USDA works on better tests for cattle TB

USDA works on better tests for cattle TB

*Krissa Welshans holds a bachelor's degree in animal science from Michigan State University and a master's degree in public policy from New England College. Welshans has long been involved in agriculture and has worked with numerous agricultural groups, including the Animal Agriculture Alliance.

IMPROVING tests and vaccination methods is one strategy U.S. Department of Agriculture scientists are using to overcome obstacles that prevent the eradication of bovine tuberculosis (TB) in cattle worldwide.

Scientists at the Agricultural Research Service (ARS) National Animal Disease Center in Ames, Iowa, are developing new methods to prevent and control TB in cattle and white-tailed deer.

Veterinary medical officers Ray Waters and Mitch Palmer and microbiologist Tyler Thacker are collaborating with international groups, other U.S. government agencies, the cattle industry and private companies to combat TB. They are developing better tests to help producers identify and remove TB-infected cattle from herds and keep healthy animals.

Widespread pasteurization of milk, development of a diagnostic tuberculin skin test for cattle and establishment of a USDA eradication program have significantly helped decrease the incidence of bovine TB in humans in the U.S.

While the tuberculin skin test for cattle has helped eradication efforts, it does have drawbacks.

"The test is not sensitive enough and requires a 72-hour waiting period for results," Palmer said. "It's very difficult to test a herd of 100 cows and say that this one has TB and this one doesn't because the test may not detect one or two animals that actually have TB."

Interferon-gamma-release assays, another method used to detect TB, are whole-blood tests that require live white blood cells to work. Fresh blood samples must not get too hot and must be processed within 8-30 hours, which requires getting samples to a lab in good condition within a reasonable time frame, Waters said.

He pointed out that tests requiring only the liquid part of the blood, the serum, would be more convenient and less expensive.

The problem is identifying antigens that are very specific and sensitive for use in serum tests, he said. An antigen is a substance — like foreign bacteria or viruses or matter within the body — that causes the immune system to produce antibodies against it.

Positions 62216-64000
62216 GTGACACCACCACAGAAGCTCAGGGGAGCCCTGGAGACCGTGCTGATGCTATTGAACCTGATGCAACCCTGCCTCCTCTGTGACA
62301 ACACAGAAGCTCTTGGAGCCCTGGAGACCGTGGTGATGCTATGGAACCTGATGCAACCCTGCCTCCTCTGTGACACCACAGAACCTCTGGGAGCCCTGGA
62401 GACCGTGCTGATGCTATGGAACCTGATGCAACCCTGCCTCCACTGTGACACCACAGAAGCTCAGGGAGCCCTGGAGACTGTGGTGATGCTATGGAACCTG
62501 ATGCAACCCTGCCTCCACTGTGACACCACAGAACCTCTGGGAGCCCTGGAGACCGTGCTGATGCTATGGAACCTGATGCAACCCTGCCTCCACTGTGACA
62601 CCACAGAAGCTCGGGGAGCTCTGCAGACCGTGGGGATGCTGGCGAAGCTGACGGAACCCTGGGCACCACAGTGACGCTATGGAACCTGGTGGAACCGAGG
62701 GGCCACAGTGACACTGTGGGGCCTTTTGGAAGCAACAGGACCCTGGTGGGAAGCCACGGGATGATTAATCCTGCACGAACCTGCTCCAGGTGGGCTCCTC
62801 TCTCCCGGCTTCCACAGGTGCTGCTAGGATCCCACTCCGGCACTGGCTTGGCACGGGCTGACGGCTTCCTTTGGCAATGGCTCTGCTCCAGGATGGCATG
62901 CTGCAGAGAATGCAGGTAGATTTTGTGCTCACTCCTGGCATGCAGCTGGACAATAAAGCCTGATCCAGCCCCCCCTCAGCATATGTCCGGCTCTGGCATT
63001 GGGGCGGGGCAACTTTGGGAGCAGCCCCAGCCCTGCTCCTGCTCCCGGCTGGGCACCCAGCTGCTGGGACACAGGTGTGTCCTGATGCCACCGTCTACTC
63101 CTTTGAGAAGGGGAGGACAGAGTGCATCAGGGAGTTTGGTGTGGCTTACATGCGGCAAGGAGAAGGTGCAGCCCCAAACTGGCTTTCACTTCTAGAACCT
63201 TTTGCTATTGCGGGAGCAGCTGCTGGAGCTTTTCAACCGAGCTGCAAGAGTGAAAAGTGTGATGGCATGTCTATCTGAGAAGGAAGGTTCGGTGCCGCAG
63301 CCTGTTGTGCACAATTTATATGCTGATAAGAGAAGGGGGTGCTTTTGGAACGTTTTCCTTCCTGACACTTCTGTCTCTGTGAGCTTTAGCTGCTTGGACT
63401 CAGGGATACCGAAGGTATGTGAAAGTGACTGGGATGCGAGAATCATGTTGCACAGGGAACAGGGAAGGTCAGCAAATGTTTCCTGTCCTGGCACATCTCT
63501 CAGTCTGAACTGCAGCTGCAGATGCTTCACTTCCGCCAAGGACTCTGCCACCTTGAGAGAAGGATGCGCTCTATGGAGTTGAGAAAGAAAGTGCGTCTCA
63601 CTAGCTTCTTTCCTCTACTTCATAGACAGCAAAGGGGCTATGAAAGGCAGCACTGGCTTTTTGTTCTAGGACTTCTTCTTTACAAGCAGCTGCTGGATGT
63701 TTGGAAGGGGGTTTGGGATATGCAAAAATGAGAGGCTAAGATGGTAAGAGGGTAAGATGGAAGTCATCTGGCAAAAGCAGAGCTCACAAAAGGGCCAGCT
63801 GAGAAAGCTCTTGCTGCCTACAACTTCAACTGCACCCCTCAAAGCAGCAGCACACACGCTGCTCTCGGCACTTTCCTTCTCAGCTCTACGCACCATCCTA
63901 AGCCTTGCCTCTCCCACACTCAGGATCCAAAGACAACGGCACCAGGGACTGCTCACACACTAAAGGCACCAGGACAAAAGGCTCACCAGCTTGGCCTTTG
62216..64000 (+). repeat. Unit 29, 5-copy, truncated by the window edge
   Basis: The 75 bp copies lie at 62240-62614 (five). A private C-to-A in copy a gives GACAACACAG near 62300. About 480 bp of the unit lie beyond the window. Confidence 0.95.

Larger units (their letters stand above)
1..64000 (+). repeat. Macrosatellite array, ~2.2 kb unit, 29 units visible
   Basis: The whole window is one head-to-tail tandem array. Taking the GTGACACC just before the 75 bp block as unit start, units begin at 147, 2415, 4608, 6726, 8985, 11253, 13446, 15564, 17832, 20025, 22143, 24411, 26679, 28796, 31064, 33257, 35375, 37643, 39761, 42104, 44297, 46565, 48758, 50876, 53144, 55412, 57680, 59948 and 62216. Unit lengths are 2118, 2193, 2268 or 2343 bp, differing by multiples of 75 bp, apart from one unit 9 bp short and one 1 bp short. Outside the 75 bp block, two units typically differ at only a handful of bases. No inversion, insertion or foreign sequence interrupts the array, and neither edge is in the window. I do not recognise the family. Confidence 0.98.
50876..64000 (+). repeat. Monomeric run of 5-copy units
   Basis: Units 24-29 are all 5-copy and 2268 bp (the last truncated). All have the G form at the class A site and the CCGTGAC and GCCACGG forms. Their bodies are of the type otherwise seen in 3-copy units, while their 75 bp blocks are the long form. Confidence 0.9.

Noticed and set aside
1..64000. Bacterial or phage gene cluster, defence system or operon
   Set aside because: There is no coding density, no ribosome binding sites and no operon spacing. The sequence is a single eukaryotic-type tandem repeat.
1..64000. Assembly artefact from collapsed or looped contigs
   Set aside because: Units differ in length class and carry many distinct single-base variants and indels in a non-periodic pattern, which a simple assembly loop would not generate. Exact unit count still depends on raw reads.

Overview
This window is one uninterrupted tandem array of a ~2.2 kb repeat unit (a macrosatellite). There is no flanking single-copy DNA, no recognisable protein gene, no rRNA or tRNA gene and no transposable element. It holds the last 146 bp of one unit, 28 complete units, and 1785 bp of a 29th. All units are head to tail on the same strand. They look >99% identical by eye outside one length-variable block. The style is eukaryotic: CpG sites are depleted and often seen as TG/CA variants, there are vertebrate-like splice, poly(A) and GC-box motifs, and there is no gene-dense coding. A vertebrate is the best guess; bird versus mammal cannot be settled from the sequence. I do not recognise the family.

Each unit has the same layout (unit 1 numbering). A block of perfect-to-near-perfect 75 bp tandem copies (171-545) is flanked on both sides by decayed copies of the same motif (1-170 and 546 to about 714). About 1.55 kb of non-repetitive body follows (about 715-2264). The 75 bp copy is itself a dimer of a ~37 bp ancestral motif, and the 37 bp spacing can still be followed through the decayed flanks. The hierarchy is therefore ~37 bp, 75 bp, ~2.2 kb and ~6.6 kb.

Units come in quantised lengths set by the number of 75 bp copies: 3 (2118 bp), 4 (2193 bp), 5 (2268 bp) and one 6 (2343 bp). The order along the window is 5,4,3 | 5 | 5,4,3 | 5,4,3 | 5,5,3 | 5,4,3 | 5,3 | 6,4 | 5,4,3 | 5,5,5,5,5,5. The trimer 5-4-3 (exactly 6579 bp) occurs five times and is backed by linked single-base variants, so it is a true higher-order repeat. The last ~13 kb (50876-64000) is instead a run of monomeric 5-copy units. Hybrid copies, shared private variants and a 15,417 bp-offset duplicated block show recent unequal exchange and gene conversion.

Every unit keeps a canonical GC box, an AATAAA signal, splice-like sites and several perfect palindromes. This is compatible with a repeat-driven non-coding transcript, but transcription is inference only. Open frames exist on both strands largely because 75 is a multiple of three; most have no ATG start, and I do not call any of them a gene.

Waters said over the last 12 years, scientists in the Ames lab have shown that improved antigens, such as one known as "MPB83," are crucial in developing effective assays. These findings played a key role in a new serum TB diagnostic test developed by IDEXX Laboratories Inc.

According to Waters, this test is more convenient and could potentially be used in combination with skin and interferon-gamma tests to identify undetected TB-infected animals. "It's another tool in our diagnostic toolkit," he said.

Waters pointed out that, until recently, the skin and interferon-gamma tests were the only approved tests for use on U.S. cattle. However, the U.S. recently approved serum tests for use with samples from deer and elephants. Even more recently, the IDEXX M. bovisELISA test was approved for use with samples from cattle.

Thacker has developed another type of test based on polymerase chain reaction (PCR) analysis of DNA. The new PCR test detects Mycobacterium bovis, the causative agent of bovine TB, in fresh tissues rather than the traditionally fixed tissues prepared for viewing under a microscope. It is quicker, accurate and helps distinguish between M. bovis and environmental mycobacteria that can cause false-positive results.

"The objective was to be able to confirm M. bovis in fresh tissue to speed up the process," Thacker said. "That way, we wouldn't have to wait potentially two months for the bacterium to grow."

Last, there is the Bacillus Calmette-Guerin (BCG) vaccine, which is safe and has been partially effective against TB in humans for more than 100 years. The BCG vaccine was first tested in cows and showed protection against virulent M. bovis. Soon afterwards, it was used in humans and demonstrated protection against Mycobacterium tuberculosis, the most common cause of TB in humans.

"Rather than trying to reinvent the wheel, BCG seemed like a logical choice to try with deer," Palmer said. "We're looking at its efficacy in deer. Does it actually protect them? Are there any undesirable side effects? Is it safe to use in deer that may become food for hunters?"

Today, several different strains of BCG are used to vaccinate people in countries where TB is still a problem. BCG is not used in the U.S., however, because those who have been vaccinated might test positive when given a TB skin test, even if they don't have the disease.

"The concern wasn't that BCG was going to hurt people; it doesn't produce disease or cause an infection. The concern was that if a person ate venison from deer vaccinated with BCG and subsequently had a skin test for TB, the result might be a false positive," Palmer explained.